AIG Among Mortgage Insurers Fined by CFPB in Kickback Probe

Four mortgage insurers will pay more than $15 million in penalties to settle claims they paid illegal kickbacks to lenders in exchange for business, the Consumer Financial Protection Bureau said today.

“Illegal kickbacks distort markets and can inflate the financial burden of homeownership for consumers,” Richard Cordray, the CFPB’s director, said in an e-mailed statement. “We believe these mortgage insurance companies funneled millions of dollars to mortgage lenders for well over a decade.”

The fines represent the first foray into the mortgage insurance market by the CFPB, created by the 2010 Dodd-Frank Act to protect consumers from unfair practices in the financial services industry. The actions come as Congress and the administration of President Barack Obama have pledged to reduce the government’s role in providing mortgage insurance and the housing market is emerging from a long decline.

The four companies involved are Genworth Mortgage Insurance Corp., part of Richmond, Virginia-based Genworth Financial Inc.; United Guaranty Corp., which belongs to New York-based American International Group Inc.; Radian Guaranty Inc., a subsidiary of Radian Group Inc., of Philadelphia; Mortgage Guaranty Insurance Corp., a unit of Milwaukee-based MGIC Investment Corp.

Kent Markus, the CFPB’s director for enforcement, declined to specify which lenders received the kickbacks or how much they were paid, because the investigation is continuing.

‘Two to Tango’

“In every kickback situation, there is somebody paying and somebody receiving,” Markus told reporters on a conference call. “It takes two to tango. Today we’re dealing with those paying the kickbacks. But we have more work to do on this matter.”

PHH Corp., a mortgage lender based on Mount Laurel, New Jersey, last year disclosed it was the target of a CFPB probe on this issue.

Mortgage insurers have rallied this year as home prices climbed and the U.S. signaled it may reduce its role in the housing-finance market. Radian has advanced 63 percent this year, while MGIC has gained 83 percent. Genworth, which also sells life insurance and long-term care coverage, is up 26 percent.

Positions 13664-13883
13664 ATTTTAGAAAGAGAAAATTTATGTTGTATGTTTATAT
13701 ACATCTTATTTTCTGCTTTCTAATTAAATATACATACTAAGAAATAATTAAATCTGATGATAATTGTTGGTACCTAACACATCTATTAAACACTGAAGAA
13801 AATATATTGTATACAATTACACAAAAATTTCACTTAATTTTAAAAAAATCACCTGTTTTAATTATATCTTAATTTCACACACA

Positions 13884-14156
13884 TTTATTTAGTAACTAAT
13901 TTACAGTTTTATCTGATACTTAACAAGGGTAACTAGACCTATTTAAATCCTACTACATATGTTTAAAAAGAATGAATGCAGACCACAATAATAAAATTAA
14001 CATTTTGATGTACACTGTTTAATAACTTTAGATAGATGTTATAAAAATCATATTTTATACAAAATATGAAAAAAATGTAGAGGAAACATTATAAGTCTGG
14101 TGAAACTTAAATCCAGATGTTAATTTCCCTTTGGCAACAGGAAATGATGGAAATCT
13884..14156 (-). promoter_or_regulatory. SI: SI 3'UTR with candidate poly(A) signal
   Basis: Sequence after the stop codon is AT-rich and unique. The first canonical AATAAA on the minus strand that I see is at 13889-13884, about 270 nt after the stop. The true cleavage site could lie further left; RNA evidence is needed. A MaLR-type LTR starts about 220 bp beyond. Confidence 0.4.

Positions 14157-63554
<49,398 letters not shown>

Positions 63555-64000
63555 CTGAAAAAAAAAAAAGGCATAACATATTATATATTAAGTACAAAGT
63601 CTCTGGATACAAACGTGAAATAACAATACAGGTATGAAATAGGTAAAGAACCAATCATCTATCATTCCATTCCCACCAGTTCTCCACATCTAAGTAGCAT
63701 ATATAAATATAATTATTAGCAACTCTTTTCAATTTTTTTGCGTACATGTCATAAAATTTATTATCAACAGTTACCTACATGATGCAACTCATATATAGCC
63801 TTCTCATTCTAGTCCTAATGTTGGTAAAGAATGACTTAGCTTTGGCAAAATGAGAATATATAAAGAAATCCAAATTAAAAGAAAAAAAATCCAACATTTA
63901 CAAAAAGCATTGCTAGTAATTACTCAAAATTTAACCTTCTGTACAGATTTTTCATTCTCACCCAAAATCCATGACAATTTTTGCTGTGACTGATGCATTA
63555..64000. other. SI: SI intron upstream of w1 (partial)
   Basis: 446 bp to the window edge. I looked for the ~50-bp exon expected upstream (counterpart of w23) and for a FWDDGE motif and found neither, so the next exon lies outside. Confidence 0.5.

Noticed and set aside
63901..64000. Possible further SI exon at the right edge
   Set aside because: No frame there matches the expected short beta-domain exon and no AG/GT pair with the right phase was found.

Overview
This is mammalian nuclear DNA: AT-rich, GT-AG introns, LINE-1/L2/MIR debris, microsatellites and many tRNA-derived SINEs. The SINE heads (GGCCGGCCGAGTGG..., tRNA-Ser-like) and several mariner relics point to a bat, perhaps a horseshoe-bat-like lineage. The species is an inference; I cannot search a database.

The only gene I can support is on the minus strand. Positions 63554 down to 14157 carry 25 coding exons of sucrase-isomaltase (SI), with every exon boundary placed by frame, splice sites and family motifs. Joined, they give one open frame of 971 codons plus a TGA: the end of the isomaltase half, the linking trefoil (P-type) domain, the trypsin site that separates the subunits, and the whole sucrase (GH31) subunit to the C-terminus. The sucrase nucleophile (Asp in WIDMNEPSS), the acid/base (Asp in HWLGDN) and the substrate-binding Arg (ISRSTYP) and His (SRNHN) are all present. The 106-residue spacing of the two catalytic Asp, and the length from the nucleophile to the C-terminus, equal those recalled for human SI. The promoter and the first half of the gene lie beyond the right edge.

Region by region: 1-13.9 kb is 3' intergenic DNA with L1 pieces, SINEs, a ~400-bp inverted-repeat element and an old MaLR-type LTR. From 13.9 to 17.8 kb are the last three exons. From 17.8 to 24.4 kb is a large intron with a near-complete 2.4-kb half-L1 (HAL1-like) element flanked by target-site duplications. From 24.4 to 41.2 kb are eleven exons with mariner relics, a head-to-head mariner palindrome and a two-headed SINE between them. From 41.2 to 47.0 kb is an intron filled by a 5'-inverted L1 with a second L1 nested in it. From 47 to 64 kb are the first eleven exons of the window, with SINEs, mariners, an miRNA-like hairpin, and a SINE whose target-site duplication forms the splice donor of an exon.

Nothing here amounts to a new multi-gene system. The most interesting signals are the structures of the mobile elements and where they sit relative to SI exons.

Mortgage insurance is a small portion of business at AIG, which has jumped 6.5 percent.

United Guaranty said in an e-mailed statement that it “believes these practices complied with the law and were fair to consumers, but settled the matter to avoid the distraction and expense of protracted litigation.”

Eliminating ‘Distraction’

Teresa Bryce Bazemore, president of Radian Guaranty, also said the arrangements were legal. “This settlement was an opportunity to eliminate distractions at an acceptable cost so that we can continue our primary focus of writing new, profitable mortgage insurance,” she said in an e-mailed statement.

MGIC also issued a statement saying it believes the arrangements were legal, and that it wanted to close the matter.

The case concerns mortgage insurance, which is typically required when borrowers put up less than 20 percent of a home’s purchase price. The lender, not the borrower, usually chooses the insurer while the borrower pays the premiums.

‘Essentially Worthless’

The lenders collected revenue from the mortgage guarantors through deals that were called “captive reinsurance agreements,” according to the CFPB. The bureau said the coverage provided by the lenders was “essentially worthless” and a way for the companies to get funds from mortgages insurers without taking on their risks.

The practice is a violation of the Real Estate Settlement Procedures Act, the agency said.

“The impact of illegal kickbacks on consumers is that it raises prices,” Markus said.

Rohit Gupta, president of Genworth’s mortgage insurance unit, said that the reinsurance helped offset losses during the housing crisis, and disputed Markus’ contention of consumer harm.

“Consumers paid the same amount for the underlying insurance whether or not their loan was part of a captive reinsurance arrangement,” Gupta said.

Under the settlement, the four insurers will end the practice, and abstain from creating any similar arrangements for 10 years, according to the consumer bureau. The companies will also have to make reports to the consumer agency detailing their compliance with the enforcement orders.

The portion the of $15.4 million in fines paid by each company will reflect their cooperation with investigators and the pervasiveness of their conduct. United Guaranty and Genworth will both pay $4.5 million, while Radian will pay $3.75 million and MGIC $2.65 million.

Markus said that the four companies are “the only mortgage insurers that are writing policies today” that used these reinsurance structures.